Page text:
PoliGraph: Broadband, jobs claims miss the mark

If you happen to live in Greater Minnesota, consider yourself lucky: legislators on both sides of the aisle are making rural issues a priority in this year’s legislative session.

That includes a $227 million plan backed by Senate DFLers that focuses on rural broadband, housing, workforce training and career counseling.

PoliGraph looked at two claims made by Minnesota Democrats backing the proposal, and found that they missed the mark.

The Evidence:

A group of DFL state senators said this week that a big component of job growth involves better access to the Internet because it allows businesses and people to tap resources they may not otherwise be able to.

But DFL Sen. Matt Schmit of Red Wing said not everyone can get a connection.

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“Nearly 20 percent of Minnesota, that’s 450,000 households, currently lack access to broadband - to basic broadband," he said in a press conference presenting the DFL senators’ plan.

The state has a set of broadband goals: By 2015, all residents and businesses should have access to high-speed broadband that provides a minimum download speeds of 10 to 20 megabits per second and minimum upload speeds of five to 10 megabits per second.

The state is behind in meeting those goals.

According to a 2014 report from Gov. Mark Dayton’s broadband task force, a little more than 20 percent of Minnesotans lack access to a fixed broadband connection that meets Minnesota’s speed standards. If you account for cellular connections – which experts say are inferior partly because they can be costly – roughly 10 percent of Minnesota households lack access to broadband that meets Minnesota’s speed standards.

But Schmit’s claim makes it sound like 450,000 Minnesota households can’t connect at all, and that’s not true. According to the task force report, nearly 100 percent of Minnesota households have access to some sort of broadband connection, both wired and cellular combined – though some of those connections may be very slow.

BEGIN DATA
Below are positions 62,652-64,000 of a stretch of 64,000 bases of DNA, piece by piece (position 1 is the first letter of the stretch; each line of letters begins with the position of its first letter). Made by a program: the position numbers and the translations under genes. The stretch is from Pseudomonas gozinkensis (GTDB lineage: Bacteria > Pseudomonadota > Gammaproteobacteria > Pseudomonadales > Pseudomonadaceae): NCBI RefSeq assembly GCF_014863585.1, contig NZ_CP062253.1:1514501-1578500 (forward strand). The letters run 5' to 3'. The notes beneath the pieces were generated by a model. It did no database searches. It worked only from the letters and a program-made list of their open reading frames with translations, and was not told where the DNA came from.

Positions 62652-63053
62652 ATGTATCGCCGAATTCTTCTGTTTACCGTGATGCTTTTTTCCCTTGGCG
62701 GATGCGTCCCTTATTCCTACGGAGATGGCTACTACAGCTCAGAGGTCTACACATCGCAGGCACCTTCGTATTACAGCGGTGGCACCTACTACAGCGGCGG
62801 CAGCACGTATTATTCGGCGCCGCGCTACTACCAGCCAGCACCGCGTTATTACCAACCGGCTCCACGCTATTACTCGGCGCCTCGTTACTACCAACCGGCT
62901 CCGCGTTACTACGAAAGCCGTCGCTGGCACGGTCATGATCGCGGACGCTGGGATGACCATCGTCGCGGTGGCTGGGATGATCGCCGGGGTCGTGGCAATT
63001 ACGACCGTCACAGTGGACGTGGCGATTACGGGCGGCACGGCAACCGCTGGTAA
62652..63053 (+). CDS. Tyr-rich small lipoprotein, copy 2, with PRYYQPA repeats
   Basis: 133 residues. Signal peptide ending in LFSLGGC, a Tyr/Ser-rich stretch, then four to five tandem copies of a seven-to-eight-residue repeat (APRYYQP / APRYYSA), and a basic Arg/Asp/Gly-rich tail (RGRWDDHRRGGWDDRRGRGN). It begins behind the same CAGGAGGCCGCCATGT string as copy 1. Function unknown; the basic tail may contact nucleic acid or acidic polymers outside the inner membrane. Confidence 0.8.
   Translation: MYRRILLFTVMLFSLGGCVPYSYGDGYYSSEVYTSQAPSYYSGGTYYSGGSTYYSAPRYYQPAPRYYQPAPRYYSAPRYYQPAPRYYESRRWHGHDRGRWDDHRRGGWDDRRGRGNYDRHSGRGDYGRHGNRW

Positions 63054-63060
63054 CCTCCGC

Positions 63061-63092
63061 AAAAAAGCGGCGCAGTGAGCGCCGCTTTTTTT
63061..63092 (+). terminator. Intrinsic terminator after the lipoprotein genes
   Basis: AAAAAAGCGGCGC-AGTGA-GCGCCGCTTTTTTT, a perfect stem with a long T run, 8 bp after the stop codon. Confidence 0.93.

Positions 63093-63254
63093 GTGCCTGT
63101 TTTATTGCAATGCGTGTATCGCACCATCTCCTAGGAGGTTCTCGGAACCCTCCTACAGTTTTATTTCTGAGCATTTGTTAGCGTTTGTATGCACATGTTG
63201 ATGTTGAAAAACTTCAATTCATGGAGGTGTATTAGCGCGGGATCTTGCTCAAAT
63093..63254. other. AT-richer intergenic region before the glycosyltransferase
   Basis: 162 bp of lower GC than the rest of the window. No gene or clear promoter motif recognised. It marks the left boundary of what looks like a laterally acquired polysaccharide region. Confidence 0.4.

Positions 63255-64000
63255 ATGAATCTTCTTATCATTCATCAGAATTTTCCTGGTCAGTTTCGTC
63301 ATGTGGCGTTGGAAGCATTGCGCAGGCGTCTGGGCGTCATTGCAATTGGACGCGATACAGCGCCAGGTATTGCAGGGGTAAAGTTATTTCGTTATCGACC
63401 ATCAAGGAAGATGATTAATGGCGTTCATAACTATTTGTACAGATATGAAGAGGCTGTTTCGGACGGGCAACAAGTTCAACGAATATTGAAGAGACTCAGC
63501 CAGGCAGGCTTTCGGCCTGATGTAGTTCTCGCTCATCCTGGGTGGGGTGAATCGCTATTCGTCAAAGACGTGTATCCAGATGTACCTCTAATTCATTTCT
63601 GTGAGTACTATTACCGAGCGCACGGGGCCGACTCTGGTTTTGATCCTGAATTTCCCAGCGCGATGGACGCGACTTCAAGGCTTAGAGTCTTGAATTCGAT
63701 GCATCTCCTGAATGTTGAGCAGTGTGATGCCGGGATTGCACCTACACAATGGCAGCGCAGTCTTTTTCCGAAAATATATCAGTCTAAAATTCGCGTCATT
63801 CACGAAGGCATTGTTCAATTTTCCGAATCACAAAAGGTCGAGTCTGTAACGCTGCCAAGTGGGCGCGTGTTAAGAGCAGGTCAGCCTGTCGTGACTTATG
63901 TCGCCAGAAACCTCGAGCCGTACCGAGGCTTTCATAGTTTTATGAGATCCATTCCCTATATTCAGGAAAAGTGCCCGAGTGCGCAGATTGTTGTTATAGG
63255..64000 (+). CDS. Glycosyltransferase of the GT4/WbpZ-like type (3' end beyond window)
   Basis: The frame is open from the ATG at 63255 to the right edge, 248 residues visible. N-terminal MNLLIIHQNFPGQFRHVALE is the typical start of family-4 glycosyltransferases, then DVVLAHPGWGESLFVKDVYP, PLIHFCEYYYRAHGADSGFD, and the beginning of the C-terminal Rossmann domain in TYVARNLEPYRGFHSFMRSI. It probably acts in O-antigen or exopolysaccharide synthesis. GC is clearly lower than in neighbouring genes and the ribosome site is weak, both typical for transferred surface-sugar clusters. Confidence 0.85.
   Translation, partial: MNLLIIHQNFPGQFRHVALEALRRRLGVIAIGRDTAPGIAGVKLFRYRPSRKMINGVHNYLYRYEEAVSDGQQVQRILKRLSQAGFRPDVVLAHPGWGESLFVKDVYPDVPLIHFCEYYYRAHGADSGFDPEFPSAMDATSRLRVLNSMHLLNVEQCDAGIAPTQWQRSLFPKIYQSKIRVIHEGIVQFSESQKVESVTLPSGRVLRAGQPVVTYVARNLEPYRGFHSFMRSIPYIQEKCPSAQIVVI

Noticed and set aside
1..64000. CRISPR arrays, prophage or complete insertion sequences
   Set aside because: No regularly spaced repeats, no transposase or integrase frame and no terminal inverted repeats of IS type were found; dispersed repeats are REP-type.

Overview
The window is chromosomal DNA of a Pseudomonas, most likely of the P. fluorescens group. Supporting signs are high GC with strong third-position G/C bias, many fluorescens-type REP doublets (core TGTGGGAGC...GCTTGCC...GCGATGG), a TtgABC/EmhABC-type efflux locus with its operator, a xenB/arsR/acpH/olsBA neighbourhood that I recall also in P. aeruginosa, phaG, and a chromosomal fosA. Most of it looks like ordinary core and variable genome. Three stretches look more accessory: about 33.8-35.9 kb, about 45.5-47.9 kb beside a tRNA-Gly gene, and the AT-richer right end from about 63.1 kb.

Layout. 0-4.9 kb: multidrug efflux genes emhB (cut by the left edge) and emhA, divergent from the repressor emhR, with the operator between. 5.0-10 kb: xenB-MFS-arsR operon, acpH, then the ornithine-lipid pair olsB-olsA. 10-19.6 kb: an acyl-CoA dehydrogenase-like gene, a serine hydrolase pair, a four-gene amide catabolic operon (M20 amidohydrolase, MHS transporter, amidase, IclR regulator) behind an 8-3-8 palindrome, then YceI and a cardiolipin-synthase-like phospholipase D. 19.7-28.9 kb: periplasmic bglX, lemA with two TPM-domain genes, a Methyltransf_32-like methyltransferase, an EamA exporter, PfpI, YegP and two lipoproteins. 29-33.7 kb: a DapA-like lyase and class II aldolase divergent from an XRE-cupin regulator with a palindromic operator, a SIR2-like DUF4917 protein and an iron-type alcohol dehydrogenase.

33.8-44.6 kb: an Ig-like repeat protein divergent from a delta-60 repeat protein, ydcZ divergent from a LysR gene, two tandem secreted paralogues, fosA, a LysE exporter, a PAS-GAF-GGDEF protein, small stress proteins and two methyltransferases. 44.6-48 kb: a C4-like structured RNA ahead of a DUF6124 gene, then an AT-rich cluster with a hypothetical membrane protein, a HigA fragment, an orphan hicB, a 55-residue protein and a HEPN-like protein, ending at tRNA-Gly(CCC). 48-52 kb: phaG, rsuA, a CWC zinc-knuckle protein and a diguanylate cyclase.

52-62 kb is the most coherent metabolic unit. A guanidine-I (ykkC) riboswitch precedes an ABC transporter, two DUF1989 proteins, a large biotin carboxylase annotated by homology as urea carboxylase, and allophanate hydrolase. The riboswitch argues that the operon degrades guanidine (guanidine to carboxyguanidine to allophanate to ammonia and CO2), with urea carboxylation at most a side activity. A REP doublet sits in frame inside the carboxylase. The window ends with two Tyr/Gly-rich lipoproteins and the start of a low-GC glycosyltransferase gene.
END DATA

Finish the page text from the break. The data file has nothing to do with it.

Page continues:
Meanwhille, Chisholm DFL Sen. David Tomassoni said the job vacancy rate in greater Minnesota is high.

“There’s as much as a 16 percent job vacancy rate in greater Minnesota, and it’s all related to skilled labor like in machining, welding and manufacturing,” he said at the same press conference.

The state’s overall job vacancy rate has grown about 16.7 percent in the last year, according to the Department of Employment and Economic Development.

But that’s not the same thing as the job vacancy rate in greater Minnesota, as Tomassoni said.

In fact, DEED data shows that the job vacancy rate in greater Minnesota for all occupations is about 3.7 percent. That’s only slightly higher than the job vacancy rate in the Twin Cities (3 percent) and statewide (3.3 percent).

And those jobs are available in high numbers in food prep and serving, transportation and material moving, healthcare support, and building and grounds cleaning – not only the skilled jobs Tomassoni mentioned.

In a rare moment for PoliGraph, Tomassoni acknowledged that he misspoke.

“During the press conference yesterday, I was attempting to use the statistic that there has been a 16 percent increase in job vacancies – hence the need for more job training. I misspoke and said there was a 16 percent job vacancy rate,” he wrote in an email. “In Senate committee hearings, from constituents and from businesses, rural members are hearing that they are finding it difficult to find skilled labor to fill job vacancies. The legislation I have authored to secure more money for job training is a direct response to the needs I am hearing about.”

The Verdict

Schmit claimed that 450,000 households lack access to broadband. He didn’t conjure that number out of thin air, but it overstates the issue: 450,000 households lack access to high-speed broadband. As a result, Schmit’s claim earns a misleading.

Tomassoni said that the job vacancy rate in greater Minnesota is 16 percent, but it’s far less than that, so his claim earns a false.  But PoliGraph also gives him kudos for owning up to the fact that he misspoke.